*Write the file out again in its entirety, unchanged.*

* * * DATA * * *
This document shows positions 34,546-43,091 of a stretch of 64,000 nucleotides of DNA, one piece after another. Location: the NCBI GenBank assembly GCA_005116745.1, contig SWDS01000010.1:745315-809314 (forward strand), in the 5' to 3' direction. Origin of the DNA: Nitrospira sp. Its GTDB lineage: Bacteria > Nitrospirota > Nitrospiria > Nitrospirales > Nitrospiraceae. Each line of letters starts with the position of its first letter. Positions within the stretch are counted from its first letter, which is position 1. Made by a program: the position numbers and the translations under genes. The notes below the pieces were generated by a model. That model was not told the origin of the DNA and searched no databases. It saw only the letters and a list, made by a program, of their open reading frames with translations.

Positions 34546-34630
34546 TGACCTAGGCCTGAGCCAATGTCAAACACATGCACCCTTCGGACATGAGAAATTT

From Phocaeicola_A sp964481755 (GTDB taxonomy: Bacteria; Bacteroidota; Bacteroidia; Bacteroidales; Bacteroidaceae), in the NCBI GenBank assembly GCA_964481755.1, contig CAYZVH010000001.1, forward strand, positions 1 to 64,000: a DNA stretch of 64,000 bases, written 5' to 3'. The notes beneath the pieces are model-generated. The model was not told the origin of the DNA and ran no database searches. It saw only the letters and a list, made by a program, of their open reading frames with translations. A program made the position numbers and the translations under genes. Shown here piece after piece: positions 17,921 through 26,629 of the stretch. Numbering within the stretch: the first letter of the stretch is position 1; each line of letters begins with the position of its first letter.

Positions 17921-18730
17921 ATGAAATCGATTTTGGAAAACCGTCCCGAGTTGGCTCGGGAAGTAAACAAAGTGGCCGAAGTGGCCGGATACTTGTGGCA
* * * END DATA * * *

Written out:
This document shows positions 34,546-43,091 of a stretch of 64,000 nucleotides of DNA, one piece after another. Location: the NCBI GenBank assembly GCA_005116745.1, contig SWDS01000010.1:745315-809314 (forward strand), in the 5' to 3' direction. Origin of the DNA: Nitrospira sp. Its GTDB lineage: Bacteria > Nitrospirota > Nitrospiria > Nitrospirales > Nitrospiraceae. Each line of letters starts with the position of its first letter. Positions within the stretch are counted from its first letter, which is position 1. Made by a program: the position numbers and the translations under genes. The notes below the pieces were generated by a model. That model was not told the origin of the DNA and searched no databases. It saw only the letters and a list, made by a program, of their open reading frames with translations.

Positions 34546-34630
34546 TGACCTAGGCCTGAGCCAATGTCAAACACATGCACCCTTCGGACATGAGAAATTT

From Phocaeicola_A sp964481755 (GTDB taxonomy: Bacteria; Bacteroidota; Bacteroidia; Bacteroidales; Bacteroidaceae), in the NCBI GenBank assembly GCA_964481755.1, contig CAYZVH010000001.1, forward strand, positions 1 to 64,000: a DNA stretch of 64,000 bases, written 5' to 3'. The notes beneath the pieces are model-generated. The model was not told the origin of the DNA and ran no database searches. It saw only the letters and a list, made by a program, of their open reading frames with translations. A program made the position numbers and the translations under genes. Shown here piece after piece: positions 17,921 through 26,629 of the stretch. Numbering within the stretch: the first letter of the stretch is position 1; each line of letters begins with the position of its first letter.

Positions 17921-18730
17921 ATGAAATCGATTTTGGAAAACCGTCCCGAGTTGGCTCGGGAAGTAAACAAAGTGGCCGAAGTGGCCGGATACTTGTGGCA